Currently viewing the tag: "Eric Pickles"
Government End Outdated Law To Allow Short Term Letting In London

Government End Outdated Law To Allow Short Term Letting In London

New Measures Allow Londoners To Conduct Short Term Letting
Of Homes For Extra Cash

The UK Government have announced that they are set to introduce new measures that will bring to an end outdated rules from the 1970’s that prevented home owners in London from renting out their properties on a short-term basis to visitors.

Communities and Local Government (CLG), Secretary Eric Pickles said that there were almost 5 million overseas visitors to the capital between July and September 2013, and thousands of properties were advertised as being available as holiday lets on travel accommodation websites such as Airbnb.

However, under laws dating back to the 1970’s, Londoners who want to rent out their properties for less than 3 months, technically still have to apply for planning permission from the council, which does not apply anywhere else in the UK.

Continue reading »

Will Landlords Be Safe Under New Rental Rules?

Will Landlords Be Safe Under New Rental Rules?

Tenants Charter could put tenants in a

stronger position over PRS landlords

Regulations which hand private rented sector tenants more power and rights to request longer leases have been greeted with cautious optimism, although the new code of practice, intended for launch by the Government, would bring in much-needed protection for many tenants from rogue and inexperienced landlords.

The proposed Tenants’ Charter, could mean honest and hard working landlords are at a disadvantage and could be put off from renting out properties.

The results of the introduction, could lead to another shortage of available rental stock for the UK property market leading to rent increases and landlords becoming trapped by more stringent legal binding agreements.

Continue reading »

Tenants Charter Proposals For Longer Tenancies Breach Mortgage Lenders Current Buy-To-Let Mortgage Terms

Tenants Charter Proposals For Longer Tenancies Breach Mortgage Lenders Current Buy-To-Let Mortgage Terms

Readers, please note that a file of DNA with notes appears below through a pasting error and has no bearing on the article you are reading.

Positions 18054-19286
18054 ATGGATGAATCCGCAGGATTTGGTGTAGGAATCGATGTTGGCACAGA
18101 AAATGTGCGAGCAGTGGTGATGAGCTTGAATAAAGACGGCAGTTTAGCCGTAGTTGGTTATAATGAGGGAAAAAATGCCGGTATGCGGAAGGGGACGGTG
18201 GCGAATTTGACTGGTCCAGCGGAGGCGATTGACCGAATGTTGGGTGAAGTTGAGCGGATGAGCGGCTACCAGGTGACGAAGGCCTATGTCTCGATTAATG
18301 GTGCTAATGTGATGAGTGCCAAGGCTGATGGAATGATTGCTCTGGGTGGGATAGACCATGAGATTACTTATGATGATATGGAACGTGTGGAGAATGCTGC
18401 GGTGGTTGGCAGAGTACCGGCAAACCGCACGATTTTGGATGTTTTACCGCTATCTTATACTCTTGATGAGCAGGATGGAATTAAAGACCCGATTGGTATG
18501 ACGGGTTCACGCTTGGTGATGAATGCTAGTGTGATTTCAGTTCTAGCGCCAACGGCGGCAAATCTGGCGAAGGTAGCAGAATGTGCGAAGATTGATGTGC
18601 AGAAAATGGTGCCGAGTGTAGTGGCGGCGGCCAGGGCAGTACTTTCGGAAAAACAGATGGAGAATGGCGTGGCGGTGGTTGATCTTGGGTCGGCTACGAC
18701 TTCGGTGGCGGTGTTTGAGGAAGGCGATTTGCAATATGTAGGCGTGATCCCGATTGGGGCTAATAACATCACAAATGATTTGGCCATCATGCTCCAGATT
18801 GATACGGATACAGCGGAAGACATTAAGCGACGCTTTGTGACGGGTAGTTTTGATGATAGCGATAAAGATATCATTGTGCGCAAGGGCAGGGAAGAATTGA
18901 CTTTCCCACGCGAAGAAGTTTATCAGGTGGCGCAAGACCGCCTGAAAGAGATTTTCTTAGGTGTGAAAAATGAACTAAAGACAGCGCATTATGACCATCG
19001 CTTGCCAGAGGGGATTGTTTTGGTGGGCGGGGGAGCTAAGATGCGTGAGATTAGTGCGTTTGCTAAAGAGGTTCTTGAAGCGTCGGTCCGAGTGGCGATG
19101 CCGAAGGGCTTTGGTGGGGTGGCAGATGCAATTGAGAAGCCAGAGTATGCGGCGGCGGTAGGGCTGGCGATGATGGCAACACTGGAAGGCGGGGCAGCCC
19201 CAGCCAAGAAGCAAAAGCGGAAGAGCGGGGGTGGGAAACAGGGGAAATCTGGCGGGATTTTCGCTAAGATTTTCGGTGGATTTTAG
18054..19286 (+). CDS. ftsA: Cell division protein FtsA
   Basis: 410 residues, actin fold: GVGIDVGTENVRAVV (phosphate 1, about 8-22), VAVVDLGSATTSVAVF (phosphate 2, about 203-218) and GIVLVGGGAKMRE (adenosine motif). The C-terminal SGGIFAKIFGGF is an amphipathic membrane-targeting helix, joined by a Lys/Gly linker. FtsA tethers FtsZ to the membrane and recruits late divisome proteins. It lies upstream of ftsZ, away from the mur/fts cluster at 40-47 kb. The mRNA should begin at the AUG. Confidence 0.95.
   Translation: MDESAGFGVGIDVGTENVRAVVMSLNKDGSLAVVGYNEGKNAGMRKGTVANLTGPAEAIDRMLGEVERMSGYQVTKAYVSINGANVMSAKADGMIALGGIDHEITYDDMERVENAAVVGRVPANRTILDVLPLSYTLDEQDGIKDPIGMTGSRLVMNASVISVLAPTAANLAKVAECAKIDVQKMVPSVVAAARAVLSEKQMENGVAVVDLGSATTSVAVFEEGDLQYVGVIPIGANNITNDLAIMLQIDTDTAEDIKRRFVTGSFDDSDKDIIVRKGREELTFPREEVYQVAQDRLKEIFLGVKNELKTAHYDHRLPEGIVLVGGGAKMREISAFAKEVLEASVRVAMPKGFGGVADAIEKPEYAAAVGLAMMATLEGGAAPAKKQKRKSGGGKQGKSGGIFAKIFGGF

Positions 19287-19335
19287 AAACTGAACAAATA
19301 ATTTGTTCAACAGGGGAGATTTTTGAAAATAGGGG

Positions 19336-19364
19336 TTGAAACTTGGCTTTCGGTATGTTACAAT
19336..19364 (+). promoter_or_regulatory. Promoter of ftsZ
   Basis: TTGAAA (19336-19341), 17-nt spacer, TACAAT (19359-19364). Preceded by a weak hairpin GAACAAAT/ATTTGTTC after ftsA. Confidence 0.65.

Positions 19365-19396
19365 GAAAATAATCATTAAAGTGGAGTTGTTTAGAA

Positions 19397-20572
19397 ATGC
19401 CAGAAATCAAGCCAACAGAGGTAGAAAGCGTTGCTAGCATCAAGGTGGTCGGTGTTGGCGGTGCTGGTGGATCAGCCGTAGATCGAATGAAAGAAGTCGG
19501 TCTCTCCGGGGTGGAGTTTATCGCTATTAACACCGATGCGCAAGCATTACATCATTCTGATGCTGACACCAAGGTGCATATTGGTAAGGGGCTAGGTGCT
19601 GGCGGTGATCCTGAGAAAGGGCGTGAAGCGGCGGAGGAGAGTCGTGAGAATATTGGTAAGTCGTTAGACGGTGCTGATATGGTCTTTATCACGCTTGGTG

Industry welcome to weak tenants’ charter that could see UK PRS landlords at odds with

Buy-To-Let Mortgage Lenders

The new tenants’ charter was announced by the Secretary of State for Communities and Local Government (CLG), Eric Pickles, last Wednesday, allowing tenants to ask for longer tenancies and better transparency of letting agents’ fees.

The new tenants’ charter will also aim to force all lettings and property managing agents controlling PRS rental properties to join a compulsory redress scheme.

The Tenants’ Charter, published for consultation, outlines what tenants should be looking out for at every stage when renting a property in the UK’s private rented sector, including lettings agents having to inform customers what all their fees are upfront, before they have committed to anything, including visiting a property.

However, the introduction of these terms under the banner of the tenants’ charter could threaten the business future of large numbers of landlords who would technically be in breach of the strict buy-to-let mortgage terms imposed by many mortgage lenders, which generally stipulate that tenancy agreements are to be for a period of no more than one year.

Secretary Of State For Communities & Local Government, Eric Pickles

Secretary Of State For Communities & Local Government, Eric Pickles